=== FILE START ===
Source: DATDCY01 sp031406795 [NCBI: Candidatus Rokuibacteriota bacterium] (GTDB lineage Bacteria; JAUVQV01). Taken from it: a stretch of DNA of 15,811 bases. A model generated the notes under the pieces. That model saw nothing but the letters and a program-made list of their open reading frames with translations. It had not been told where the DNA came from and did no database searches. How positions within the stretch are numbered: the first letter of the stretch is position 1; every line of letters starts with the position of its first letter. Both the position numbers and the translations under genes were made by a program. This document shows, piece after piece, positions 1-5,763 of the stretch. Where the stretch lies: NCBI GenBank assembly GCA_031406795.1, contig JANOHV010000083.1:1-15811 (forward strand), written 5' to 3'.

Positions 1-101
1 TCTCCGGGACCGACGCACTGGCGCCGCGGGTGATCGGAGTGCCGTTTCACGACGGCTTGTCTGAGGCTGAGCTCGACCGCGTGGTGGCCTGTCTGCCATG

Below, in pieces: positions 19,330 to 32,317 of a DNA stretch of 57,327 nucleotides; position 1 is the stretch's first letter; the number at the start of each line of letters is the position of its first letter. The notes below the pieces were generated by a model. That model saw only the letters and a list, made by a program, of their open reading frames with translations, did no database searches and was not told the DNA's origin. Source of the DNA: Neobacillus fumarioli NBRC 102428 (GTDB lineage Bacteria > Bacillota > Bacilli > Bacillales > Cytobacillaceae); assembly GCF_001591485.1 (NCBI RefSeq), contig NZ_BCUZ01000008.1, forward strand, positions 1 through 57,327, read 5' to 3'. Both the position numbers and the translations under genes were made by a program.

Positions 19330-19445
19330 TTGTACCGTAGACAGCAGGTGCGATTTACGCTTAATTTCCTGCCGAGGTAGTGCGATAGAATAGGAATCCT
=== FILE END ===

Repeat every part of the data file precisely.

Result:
Source: DATDCY01 sp031406795 [NCBI: Candidatus Rokuibacteriota bacterium] (GTDB lineage Bacteria; JAUVQV01). Taken from it: a stretch of DNA of 15,811 bases. A model generated the notes under the pieces. That model saw nothing but the letters and a program-made list of their open reading frames with translations. It had not been told where the DNA came from and did no database searches. How positions within the stretch are numbered: the first letter of the stretch is position 1; every line of letters starts with the position of its first letter. Both the position numbers and the translations under genes were made by a program. This document shows, piece after piece, positions 1-5,763 of the stretch. Where the stretch lies: NCBI GenBank assembly GCA_031406795.1, contig JANOHV010000083.1:1-15811 (forward strand), written 5' to 3'.

Positions 1-101
1 TCTCCGGGACCGACGCACTGGCGCCGCGGGTGATCGGAGTGCCGTTTCACGACGGCTTGTCTGAGGCTGAGCTCGACCGCGTGGTGGCCTGTCTGCCATG

Below, in pieces: positions 19,330 to 32,317 of a DNA stretch of 57,327 nucleotides; position 1 is the stretch's first letter; the number at the start of each line of letters is the position of its first letter. The notes below the pieces were generated by a model. That model saw only the letters and a list, made by a program, of their open reading frames with translations, did no database searches and was not told the DNA's origin. Source of the DNA: Neobacillus fumarioli NBRC 102428 (GTDB lineage Bacteria > Bacillota > Bacilli > Bacillales > Cytobacillaceae); assembly GCF_001591485.1 (NCBI RefSeq), contig NZ_BCUZ01000008.1, forward strand, positions 1 through 57,327, read 5' to 3'. Both the position numbers and the translations under genes were made by a program.

Positions 19330-19445
19330 TTGTACCGTAGACAGCAGGTGCGATTTACGCTTAATTTCCTGCCGAGGTAGTGCGATAGAATAGGAATCCT